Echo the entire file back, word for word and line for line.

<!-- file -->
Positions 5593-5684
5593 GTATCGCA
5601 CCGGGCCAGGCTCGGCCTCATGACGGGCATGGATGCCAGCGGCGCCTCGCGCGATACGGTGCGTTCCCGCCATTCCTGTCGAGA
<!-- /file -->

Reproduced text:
Positions 5593-5684
5593 GTATCGCA
5601 CCGGGCCAGGCTCGGCCTCATGACGGGCATGGATGCCAGCGGCGCCTCGCGCGATACGGTGCGTTCCCGCCATTCCTGTCGAGA